The “Shoulds” and Being Yourself
When I was in middle and high school, I wanted to be popular, more than anything else in the world. However, my weak social skills rendered that goal pretty much unattainable. With the exception of a brief period in high school when I unwittingly served as their drug courier, the popular kids acted as if I didn’t exist. Whatever efforts I made to put myself on their radar usually ended in complete humiliation for me.
In sixth grade, one of the popular girls told me that if I cut my hair short, I’d have a better chance of getting into the popular crowd because short hair was coming into fashion. So I begged and pleaded until my mother let me get my hair cut short–real short, like a boy’s. I showed up to school the next day, ready to take my place at the pinnacle of the social order…and all the kids laughed at me. I was the only girl who had short hair. Several months later, the popular girls told all the girls to wear their hair in two pigtails. Well, short hair doesn’t grow out that fast, but I did my best and showed up to school with two stubby pigtails. More laughter. In science class that day, a popular girl said she felt sorry for me and wanted to give me advice. She told me to stop trying so hard to be popular, that I shouldn’t do what everyone else was doing, but be myself.
I often think about that advice, now that I find myself in a field where popularity is so important, and all the relationships and pecking orders of middle and high school still exist in full force. As writers, we have to handle our own marketing. We’re told to get on social media and to catch the eye of influential authors and gatekeepers. In an ideal world, our writing and storytelling abilities would speak for themselves, but in that same ideal world, the students who study the hardest would get the best grades and not have to walk through school in fear of getting harassed, humiliated, or physically injured by bullies.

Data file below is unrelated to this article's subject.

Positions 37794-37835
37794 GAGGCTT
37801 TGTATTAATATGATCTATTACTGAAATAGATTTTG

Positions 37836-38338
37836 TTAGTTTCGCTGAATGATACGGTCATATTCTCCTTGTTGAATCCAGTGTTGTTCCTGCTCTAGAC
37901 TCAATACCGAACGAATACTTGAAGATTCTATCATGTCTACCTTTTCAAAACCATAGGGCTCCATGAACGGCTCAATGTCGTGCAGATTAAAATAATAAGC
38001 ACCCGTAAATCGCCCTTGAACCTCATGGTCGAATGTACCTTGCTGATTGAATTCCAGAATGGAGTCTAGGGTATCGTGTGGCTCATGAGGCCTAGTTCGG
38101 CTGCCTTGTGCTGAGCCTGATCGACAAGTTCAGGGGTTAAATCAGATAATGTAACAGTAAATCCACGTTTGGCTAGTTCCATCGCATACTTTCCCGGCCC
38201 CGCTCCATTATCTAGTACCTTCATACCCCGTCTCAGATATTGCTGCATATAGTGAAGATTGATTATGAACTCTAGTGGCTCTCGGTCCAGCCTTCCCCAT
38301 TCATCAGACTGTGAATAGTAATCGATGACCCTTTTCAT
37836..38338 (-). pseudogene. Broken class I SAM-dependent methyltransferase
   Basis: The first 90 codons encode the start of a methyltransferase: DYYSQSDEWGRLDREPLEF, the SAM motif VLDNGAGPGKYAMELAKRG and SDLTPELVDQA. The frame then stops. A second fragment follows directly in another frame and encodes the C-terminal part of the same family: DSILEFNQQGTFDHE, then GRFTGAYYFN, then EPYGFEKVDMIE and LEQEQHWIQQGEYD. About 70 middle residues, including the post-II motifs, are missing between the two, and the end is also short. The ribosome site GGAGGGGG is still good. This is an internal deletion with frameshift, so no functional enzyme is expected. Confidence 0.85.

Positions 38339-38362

In recent days, I decided to unfollow some popular authors on Instagram. I don’t have anything against these writers. In fact, I know a couple of them personally, and they’re nice people. But their photos are blurry (one of my Insta-pet-peeves), there are a lot of photos (I usually restrict my output to one a day to avoid clogging people’s feeds), and I don’t want to see their personal lives any more than they want to see mine. None of them has chosen to follow me, which tells me they have no interest in Lego photos and they don’t think I’m popular enough to follow absent a Lego obsession.
And guess what? I’m happier with my social media activities. I’m not trying to be popular or doing things I hate but “should” do to be popular (and then discovering that the popular people don’t know I exist). I’m picking up followers who are other Lego fanatics–I’m enjoying their work, they’re liking mine, and I’m learning new techniques to tell stories with Lego minifigures. Maybe some of these Lego fans will also become fans of my novels, or maybe I’ll develop new ways of telling stories that combine different media. Time will tell. But in the meantime, I’ve learned a lesson in the importance of being myself.